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Review of Science and Religion: Are They Compatible (ed. Paul Kurtz)

Excluding the Introductory portion, which contains two chapters, Science and Religion: Are They Compatible, edited by Paul Kurtz, consists of seven parts and thirty nine chapters. In order to give the reader an idea of the broad coverage of the book, it is useful to note the captions of the various parts:

Part I, “Cosmology and God,” includes eight chapters. The first chapter is contributed by the Nobel Laureate physicist Steven Weinberg.

Part II, “Intelligent Design: Creationism versus Science,” includes five chapters, and opens with “Creationism versus Evolution” contributed by Kendrick Frazier, the editor of Skeptical Inquirer.

Part III, “Religion and Science in Conflict,” includes seven chapters, and opens with a contribution from Vern L. Bullough, a distinguished professor emeritus at the University of California-Northridge and the University of Southern California.

Part IV, “Science and Ethics: Two Magisteria,” includes three chapters. The opening chapter, “Non-overlapping Magisteria,” is contributed by the late Stephen J. Gould, recipient of the “In Praise of Reason” award, and who was the Alexander Agassiz Professor of Zoology and Professor of Geology at Harvard University. This part also includes a chapter entitled “You Can’t Have It Both Ways?” by Richard Dawkins.

Part V, “The Scientific Investigation of Paranatural Claims,” six chapters and opens with “Examining Claims of the ‘Paranatural’: Life after Death,” by the editor of the book, Paul Kurtz. Kurtz is Professor Emeritus of Philosophy at the University of New York at Buffalo and the founding chairman of the Committee for the Scientific Investigation of Claims of the Paranormal, the Council for Secular Humanism, and the Center for Inquiry.

Part VI, “Scientific Explanation of Religious Beliefs,” includes five chapters. The opening chapter, “Why Do People Believe or Disbelieve?” is contributed by Paul Kurtz. The last chapter, “Searching for God in the Machine” is contributed by David C. Noelle.

Part VII, “Accommodating Science and Religion,” includes five chapters. It opens with “Science and the Unknowable,” contributed by Martin Gardner, a former columnist with Scientific American and the Skeptical Inquirer. This part, and the text of the book, end with “Afterthought” contributed by Paul Kurtz.

In addition to those mentioned above, several other prominent writers have contributed chapters to this book. In this respect, one can say that the book is “star-studded.” It is not feasible to review every chapter of the book in this brief article. Nonetheless, it may be helpful to discuss a few chapters, arbitrarily selected, to get an idea of the flavor of the book.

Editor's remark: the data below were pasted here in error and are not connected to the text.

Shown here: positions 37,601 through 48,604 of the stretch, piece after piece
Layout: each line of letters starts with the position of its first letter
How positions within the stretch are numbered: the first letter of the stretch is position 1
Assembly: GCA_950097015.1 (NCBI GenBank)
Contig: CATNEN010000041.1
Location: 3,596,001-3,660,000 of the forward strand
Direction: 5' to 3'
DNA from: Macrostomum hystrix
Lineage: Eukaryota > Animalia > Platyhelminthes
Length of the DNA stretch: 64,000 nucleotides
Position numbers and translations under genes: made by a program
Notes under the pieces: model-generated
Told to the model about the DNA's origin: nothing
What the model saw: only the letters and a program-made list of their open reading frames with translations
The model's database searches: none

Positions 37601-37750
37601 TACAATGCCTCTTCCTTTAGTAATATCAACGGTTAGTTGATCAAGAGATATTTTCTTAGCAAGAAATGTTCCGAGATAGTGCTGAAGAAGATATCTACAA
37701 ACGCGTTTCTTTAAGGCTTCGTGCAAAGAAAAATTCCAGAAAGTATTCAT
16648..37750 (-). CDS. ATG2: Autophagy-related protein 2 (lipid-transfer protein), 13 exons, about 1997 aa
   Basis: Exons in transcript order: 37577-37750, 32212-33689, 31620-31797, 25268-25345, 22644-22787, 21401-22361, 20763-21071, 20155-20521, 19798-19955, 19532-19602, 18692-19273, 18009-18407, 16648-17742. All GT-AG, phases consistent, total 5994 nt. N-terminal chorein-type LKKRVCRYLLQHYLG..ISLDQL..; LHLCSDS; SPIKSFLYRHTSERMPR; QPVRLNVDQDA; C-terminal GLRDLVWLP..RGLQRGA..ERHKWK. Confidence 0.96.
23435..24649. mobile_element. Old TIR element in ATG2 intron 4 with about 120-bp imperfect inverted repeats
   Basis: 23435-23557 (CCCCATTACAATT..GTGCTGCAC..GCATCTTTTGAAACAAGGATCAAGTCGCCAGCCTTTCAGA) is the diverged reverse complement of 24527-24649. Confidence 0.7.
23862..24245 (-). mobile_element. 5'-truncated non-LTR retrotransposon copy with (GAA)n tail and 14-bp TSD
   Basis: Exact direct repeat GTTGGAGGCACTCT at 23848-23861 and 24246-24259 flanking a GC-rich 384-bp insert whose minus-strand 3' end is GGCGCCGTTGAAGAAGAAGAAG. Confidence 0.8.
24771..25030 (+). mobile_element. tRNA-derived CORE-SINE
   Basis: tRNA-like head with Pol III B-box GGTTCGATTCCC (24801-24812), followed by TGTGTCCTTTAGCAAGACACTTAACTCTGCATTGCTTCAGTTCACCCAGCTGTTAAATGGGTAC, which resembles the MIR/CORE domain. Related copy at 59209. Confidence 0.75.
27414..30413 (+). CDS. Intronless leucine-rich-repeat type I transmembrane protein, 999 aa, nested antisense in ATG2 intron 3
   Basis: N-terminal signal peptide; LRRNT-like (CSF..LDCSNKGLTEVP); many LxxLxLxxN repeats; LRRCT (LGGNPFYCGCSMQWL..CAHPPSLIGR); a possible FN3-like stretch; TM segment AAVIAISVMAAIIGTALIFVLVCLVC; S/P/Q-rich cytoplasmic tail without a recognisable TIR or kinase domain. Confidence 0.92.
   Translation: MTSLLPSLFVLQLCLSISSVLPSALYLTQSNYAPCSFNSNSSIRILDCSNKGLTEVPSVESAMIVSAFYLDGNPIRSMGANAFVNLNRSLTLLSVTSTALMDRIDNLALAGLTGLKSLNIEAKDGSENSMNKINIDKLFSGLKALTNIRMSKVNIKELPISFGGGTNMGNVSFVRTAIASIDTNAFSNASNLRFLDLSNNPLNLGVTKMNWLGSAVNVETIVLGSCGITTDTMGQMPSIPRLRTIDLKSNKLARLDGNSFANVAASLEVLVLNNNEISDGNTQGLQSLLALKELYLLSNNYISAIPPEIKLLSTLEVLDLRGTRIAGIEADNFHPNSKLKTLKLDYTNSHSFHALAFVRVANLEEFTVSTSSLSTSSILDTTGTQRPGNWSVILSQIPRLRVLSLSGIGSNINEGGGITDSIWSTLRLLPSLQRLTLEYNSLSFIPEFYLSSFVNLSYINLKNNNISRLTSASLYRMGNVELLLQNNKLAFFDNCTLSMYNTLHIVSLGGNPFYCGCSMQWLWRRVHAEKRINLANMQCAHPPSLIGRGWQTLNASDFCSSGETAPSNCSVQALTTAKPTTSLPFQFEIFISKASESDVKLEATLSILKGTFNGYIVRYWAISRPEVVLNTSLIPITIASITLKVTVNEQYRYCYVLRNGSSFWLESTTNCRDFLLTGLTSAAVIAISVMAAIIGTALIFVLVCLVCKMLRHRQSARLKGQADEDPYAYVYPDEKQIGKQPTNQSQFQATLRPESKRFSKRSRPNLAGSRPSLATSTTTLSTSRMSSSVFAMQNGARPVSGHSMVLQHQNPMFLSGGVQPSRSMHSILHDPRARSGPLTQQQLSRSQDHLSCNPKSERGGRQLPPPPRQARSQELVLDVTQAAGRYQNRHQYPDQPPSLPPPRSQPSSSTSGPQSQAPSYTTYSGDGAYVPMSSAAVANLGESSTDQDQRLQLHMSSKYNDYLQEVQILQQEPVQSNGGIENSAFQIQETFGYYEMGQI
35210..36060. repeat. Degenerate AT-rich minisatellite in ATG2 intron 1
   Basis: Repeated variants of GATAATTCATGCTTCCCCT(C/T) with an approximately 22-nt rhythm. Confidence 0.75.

Weinberg’s chapter, “A Designer Universe?” is powerfully written, as is typical for him. He writes:

I’d guess that if we were to see the hand of the designer, it would be in the fundamental principles, the final laws of nature, the book of rules that govern all natural phenomena. We don’t know the final laws yet, but as far as we have been able to see, they are utterly impersonal and quite without any special role for life. There is no life force. As Richard Feynman has said, when you look at the universe and understand its laws, “the theory that it is all arranged as a stage for God to watch man’s struggle for good and evil seems inadequate.”

A God who gave us the laws of nature but does not intervene in its affairs on day-to-day basis or ever, is a far cry, at best, from the God of religion. Such a God is largely irrelevant.

Vern L. Bullough, in his chapter “Science and Religion in Historical Perspective,” briefly outlines the history of developments of religious traditions (mainly Christianity) and science. Discussing the confrontation of religion with science, he states:

The point I wish to emphasize is that there is not a conflict between science and religion, but there is often one between religion and science. This is because religion tends to incorporate scientific ideas into its theological explanations. The difficulty … is that scientific assumptions do not remain static, but are changing and being modified, occasionally even drastically.

According to Popper, science is falsifiable. And according to theological belief, religion is not, though it has veritably changed over time from its original precepts (thus falsified in a sense).

To underline the fallacy implicit in it, Bullough asserts: